• Use Your Entire Body: If you only use your arms and shoulders to paddle, you will get tired and sore very quickly. While your legs and hips are working hard to keep you stable on the board, be sure your waist and torso are helping the rest of your upper body will the paddling.
  • Have Fun!
Learn to SUP in 5 minutes- How to Stand Up Paddleboard

Our Top 10 Stand Up Paddleboarding Tips for Beginners

We’ve enjoyed paddleboarding for years but that doesn’t mean we’ve forgotten what it was like when we first started out! Here are our top 10 tips for those just starting out.

Tip #1: Practice Your Technique

Believe it or not, you can practice your technique right in your own living room. Remove any fins from your board and place it flat on the floor. You might want to put a towel under it. Practice the steps of going from kneeling to standing several times until it’s second nature. You can also practice your paddling.

Tip #2: Check the Weather

You never want to get to the lake for a fun day on the water while it’s bright and sunny only to find yourself in the middle of a thunderstorm a few hours later. Be sure to check the weather forecast before you leave home.

Tip #3: Use the Buddy System

Even experienced paddleboarders make sure they aren’t out on the water by themselves. Always have someone with you in case you need help.

Tip #4: Check Wind Direction

It will always be easiest if you are paddling with the wind at your back instead of into it. This is especially true when you first start out. While it’s not always possible, keeping the wind direction in mind can keep you from getting too tired too quickly.

Tip #5: Double-Check Your Paddle

An easy mistake for many beginners is facing the paddle in the wrong direction. The paddle will always be more efficient when it’s facing the right way.

Tip #6: Know Your Limits

Think twice before going out if the water is choppy, the winds are strong, or even if there are waves and you don’t feel comfortable tackling them just yet. With practice and a lot more experience, these things won’t be a problem.

Tip #7: Don’t Look Down

When we are trying to keep our balance in any situation, we often look at our feet. This can actually make it much harder to stay balanced. Instead, try to keep your gaze focused on a specific point in the distance. Some use the horizon, and some use a buoy or other marker.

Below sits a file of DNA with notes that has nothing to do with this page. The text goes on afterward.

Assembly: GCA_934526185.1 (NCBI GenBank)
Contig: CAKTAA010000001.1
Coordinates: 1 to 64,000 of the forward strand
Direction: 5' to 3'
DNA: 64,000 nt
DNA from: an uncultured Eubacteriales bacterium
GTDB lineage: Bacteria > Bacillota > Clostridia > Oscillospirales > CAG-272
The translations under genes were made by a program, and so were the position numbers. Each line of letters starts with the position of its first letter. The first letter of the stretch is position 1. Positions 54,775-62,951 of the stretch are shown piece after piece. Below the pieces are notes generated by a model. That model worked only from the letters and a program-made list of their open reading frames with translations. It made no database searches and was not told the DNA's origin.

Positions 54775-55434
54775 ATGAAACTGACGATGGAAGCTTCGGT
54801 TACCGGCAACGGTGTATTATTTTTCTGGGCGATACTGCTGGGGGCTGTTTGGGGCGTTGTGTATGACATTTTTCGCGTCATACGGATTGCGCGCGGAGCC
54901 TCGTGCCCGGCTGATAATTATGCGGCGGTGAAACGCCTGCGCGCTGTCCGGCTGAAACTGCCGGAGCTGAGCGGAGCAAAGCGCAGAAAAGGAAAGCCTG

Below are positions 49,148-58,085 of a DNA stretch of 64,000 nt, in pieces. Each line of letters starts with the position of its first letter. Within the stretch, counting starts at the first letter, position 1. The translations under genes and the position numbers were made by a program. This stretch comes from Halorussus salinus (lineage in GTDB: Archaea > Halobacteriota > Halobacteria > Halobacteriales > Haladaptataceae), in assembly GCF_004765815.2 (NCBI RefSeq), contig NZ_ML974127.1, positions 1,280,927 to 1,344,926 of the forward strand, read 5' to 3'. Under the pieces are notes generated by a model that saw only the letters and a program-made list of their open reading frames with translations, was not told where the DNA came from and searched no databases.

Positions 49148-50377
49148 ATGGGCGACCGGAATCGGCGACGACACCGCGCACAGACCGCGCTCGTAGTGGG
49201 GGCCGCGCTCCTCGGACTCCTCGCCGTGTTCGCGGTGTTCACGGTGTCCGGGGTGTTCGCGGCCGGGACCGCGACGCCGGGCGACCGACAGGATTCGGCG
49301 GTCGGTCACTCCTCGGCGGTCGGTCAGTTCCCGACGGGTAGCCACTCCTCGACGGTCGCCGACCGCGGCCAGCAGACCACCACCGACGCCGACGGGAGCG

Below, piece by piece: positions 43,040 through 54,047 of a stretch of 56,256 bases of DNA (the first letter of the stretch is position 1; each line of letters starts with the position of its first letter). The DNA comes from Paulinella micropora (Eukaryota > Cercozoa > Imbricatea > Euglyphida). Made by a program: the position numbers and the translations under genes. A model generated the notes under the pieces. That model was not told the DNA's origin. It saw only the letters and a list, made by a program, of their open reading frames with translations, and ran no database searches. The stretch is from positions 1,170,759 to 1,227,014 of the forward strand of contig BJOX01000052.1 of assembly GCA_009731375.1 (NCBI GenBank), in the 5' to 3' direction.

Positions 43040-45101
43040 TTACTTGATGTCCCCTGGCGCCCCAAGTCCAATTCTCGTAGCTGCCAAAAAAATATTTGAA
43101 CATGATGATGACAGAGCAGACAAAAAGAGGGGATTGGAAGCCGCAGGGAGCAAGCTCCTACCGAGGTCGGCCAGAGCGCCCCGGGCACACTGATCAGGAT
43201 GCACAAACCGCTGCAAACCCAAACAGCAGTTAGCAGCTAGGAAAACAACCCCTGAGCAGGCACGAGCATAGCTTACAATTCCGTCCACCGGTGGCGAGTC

Tip #8: Fall Away from the Board

Your SUP or iSUP is very rigid and can hurt if you fall onto it or into it! To prevent injury, you’ll need to learn how to fall correctly. Yes, that sounds bad but falling is a part of any watersport and learning how to do it the right way can prevent injury. You always want to fall away from your board and resist the temptation to try to catch yourself on the board.

Tip #9: Loosen Your Grip

While still learning how to keep our balance, we sometimes grip the paddle too tightly. This grip can tire us out, especially our arms, and make it difficult to get back to shore.

Tip #10: Take Breaks Often

Stand up paddle boarding is a whole-body workout, especially if you are trying out yoga while on your paddle board. It can get tiring quickly especially if you aren’t used to it. If you are feeling tired, find a shady spot and sit down on your board. Pull out a granola bar or other snack and a bottle of water to refuel.

Ready to Experience the Water in a New Way?

If you’re looking for a way to enjoy a local river or lake, or even the ocean, then paddleboarding might be perfect for you. With so many awesome choices when it comes to affordable SUP boards and with new inflatable SUPs called iSUPs, it’s never been easier to get started paddle boarding.

Grab some friends or plan a family trip to the water to give stand up paddle boarding a try. And once you are more comfortable on your board, considering paddle boarding with your dog!

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Krysha Thayer

Krysha is a passionate freelance writer who appreciates everything outdoors. Living in rural New Mexico, she enjoys everything from hiking to snowshoeing and 4x4 trail riding to international travel. Being able to combine a love for writing with a love for being in the open, outside air is a dream career come true.